Attorney Benjamin Crump is representing the family of George Floyd.

Attorney Benjamin Crump is representing the family of George Floyd. Credit: Getty Images / Joe Raedle

WASHINGTON — The attorney for George Floyd’s family on Sunday, responding to the growing number of protests that have erupted throughout the country in Floyd’s name, said the family does not condone violence, but believes “the only thing that can put out these fires are police accountability and equal justice.”

Civil rights attorney Benjamin Crump, appearing on CBS’ “Face the Nation,” called for criminal charges against the Minneapolis police officer charged in Floyd’s death to be upgraded to first-degree murder. Crump argued that former officer Derek Chauvin’s refusal to stop kneeling on Floyd’s neck despite multiple pleas by Floyd and other observers proved his “intent” to kill during an arrest last Monday caught on video by bystanders.

“We now have the audio from the police body cam and we hear where one officer says he doesn't have a pulse, maybe we should turn him on his side, but yet, Officer Chauvin says no, we're going to keep him in this position. That's intent,” Crump said.

Crump’s calls for upgraded charges came as President Donald Trump on Sunday continued to blame far-left groups exclusively for violent protests that have erupted throughout the country, even as federal authorities and state officials in Minnesota have warned that white supremacist groups and far-right extremists are also likely behind some of the destructive scenes.

The president on Twitter vowed the United States "will be designating Antifa as a Terrorist Organization," referring to the anti-facist movement that skews far-left.

Trump issued the same threat against Antifa last July, prompting legal analysts to raise questions about his authority to do so — U.S. law currently only allows for foreign groups to receive such a designation and attempts by Senate Republicans to designate Antifa as a terrorist group have floundered. Civil liberties groups have questioned Trump's ability to enforce such a designation when the Antifa movement itself is not a clearly defined group with a leadership structure, but rather a patchwork of activists.

Lawmakers on both sides of the aisle appearing on the Sunday show circuit derided the president’s response to the protests so far, arguing his tweets over the past week were escalating tensions. The president faced a firestorm of criticism on Friday for tweeting “when the looting starts, the shooting starts” a phrase tied to a Segregationist police chief in the 1960s. The president later said he was unaware of the phrase’s roots and was merely warning that looting would lead to violence among protesters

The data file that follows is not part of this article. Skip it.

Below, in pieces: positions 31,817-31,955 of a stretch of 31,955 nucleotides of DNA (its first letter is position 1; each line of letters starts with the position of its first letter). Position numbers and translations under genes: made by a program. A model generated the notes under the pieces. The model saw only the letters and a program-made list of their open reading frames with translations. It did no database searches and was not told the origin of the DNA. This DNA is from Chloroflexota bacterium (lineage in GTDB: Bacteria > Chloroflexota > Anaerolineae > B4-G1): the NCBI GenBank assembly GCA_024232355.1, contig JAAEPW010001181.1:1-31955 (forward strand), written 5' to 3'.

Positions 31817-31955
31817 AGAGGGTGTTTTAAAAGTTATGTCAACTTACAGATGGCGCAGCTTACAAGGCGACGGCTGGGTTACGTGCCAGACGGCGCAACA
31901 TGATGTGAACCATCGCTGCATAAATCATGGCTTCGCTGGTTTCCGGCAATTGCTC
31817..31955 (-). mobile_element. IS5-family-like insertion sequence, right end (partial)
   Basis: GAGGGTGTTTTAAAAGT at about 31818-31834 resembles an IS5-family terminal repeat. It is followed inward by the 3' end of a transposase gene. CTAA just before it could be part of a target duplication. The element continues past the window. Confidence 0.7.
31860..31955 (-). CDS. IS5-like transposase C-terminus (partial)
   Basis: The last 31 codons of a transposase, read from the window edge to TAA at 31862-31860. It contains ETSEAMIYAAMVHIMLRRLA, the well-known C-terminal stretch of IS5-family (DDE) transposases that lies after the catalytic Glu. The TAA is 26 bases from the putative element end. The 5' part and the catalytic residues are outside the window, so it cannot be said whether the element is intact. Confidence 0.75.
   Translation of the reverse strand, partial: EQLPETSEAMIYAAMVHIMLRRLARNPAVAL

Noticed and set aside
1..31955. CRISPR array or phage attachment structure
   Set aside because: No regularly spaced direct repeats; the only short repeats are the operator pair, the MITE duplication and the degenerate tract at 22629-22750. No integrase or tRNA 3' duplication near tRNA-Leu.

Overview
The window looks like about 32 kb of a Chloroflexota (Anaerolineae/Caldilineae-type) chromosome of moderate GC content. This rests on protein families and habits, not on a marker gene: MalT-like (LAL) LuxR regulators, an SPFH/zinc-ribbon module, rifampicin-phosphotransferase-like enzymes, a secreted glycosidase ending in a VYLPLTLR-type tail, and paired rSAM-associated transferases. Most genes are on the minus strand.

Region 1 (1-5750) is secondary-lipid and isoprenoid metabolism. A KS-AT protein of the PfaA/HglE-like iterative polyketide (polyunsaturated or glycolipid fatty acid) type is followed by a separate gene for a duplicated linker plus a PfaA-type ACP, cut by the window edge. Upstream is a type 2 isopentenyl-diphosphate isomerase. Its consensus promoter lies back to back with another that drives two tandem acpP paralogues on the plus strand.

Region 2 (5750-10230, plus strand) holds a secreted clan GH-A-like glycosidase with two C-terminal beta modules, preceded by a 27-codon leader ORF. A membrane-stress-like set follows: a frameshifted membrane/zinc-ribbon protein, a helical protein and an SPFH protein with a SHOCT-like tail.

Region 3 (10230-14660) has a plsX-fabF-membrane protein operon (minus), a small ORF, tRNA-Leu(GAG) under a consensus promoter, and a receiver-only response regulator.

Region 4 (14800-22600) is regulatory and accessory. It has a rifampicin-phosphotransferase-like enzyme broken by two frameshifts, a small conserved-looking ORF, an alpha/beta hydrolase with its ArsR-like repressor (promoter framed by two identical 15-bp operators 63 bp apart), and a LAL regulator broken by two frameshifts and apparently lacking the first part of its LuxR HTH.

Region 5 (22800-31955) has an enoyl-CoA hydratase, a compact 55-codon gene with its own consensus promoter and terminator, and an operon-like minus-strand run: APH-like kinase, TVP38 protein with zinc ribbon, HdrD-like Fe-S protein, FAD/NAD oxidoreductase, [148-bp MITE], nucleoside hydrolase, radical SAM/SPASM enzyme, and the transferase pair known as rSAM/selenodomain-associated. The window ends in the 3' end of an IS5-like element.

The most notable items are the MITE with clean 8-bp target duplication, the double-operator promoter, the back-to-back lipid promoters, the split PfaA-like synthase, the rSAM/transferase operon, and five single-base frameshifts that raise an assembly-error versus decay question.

Sen. Tim Scott (R-S.C.), the sole black Republican in the Senate who often advises Trump, told Fox News Sunday that Trump's tweets are “not constructive tweets, without any question.”

Scott said he told President Trump in a private conversation Saturday morning, "It helps us when you focus on the death, the unjustified, in my opinion, the criminal death of George Floyd.”

Gov. Larry Hogan (R-Md.), appearing on CNN’s “State of the Union,” said Trump’s tweets were not helpful.

“It's not lowering the temperature,” Hogan said of Trump’s tweets. “It's sort of continuing to escalate the rhetoric. I think it's just the opposite of the message that should have been coming out of the White House.” 

Atlanta Mayor Keisha Lance Bottoms, a Democrat, appearing on CNN, said Trump “should just stop talking,” likening the president’s response to the uproar he caused in 2017 when deeming there were “very fine people on both sides” of clashes between white nationalists and counterprotesters. 

“This is like Charlottesville[, Virginia] all over again. He speaks, and he makes it worse. There are times when you should just be quiet," Bottoms said. "And I wish that he would just be quiet. Or if he can’t be silent, if there is somebody of good sense and good conscience in the White House, put him in front of a TelePrompTer and pray that he reads it and at least says the right things because he is making it worse."

Minnesota Attorney General Keith Ellison, appearing on NBC's "Meet the Press," called for an investigation into whether outside actors were involved in escalating peaceful protests into outright riots.

“There’s been a lot of videotape taken by demonstrators of people who are very suspicious … and there have been other, you know, photographs of cars with no license plates,” Ellison said. “I’ve talked to people who are demonstrating. Some of them say they think some of those folks are from Minnesota, and they also say some people have come from out of town. What the exact political motivation is, is unclear at this point. We need to investigate it.”

Lawmakers on the Sunday show circuit argued Floyd’s death was just the latest in a string of police brutality cases that underscore the need for policing reforms.

House Speaker Nancy Pelosi (D-Calif.), appearing on ABC’s “This Week,” said several House Democrats including New York Rep. Hakeem Jeffries (D-Brooklyn) are putting forward legislation to “look at the full picture.”

“This is part of a pattern,” Pelosi said, describing Floyd’s death as “murder.” 

Sen. Cory Booker (D-N.J.) told CNN’s “State of the Union” that he is drafting legislation to create a “national police registry for misconduct” to “help us to stop officers who accrue such large actions of misconduct, and then have nothing happen to them.”

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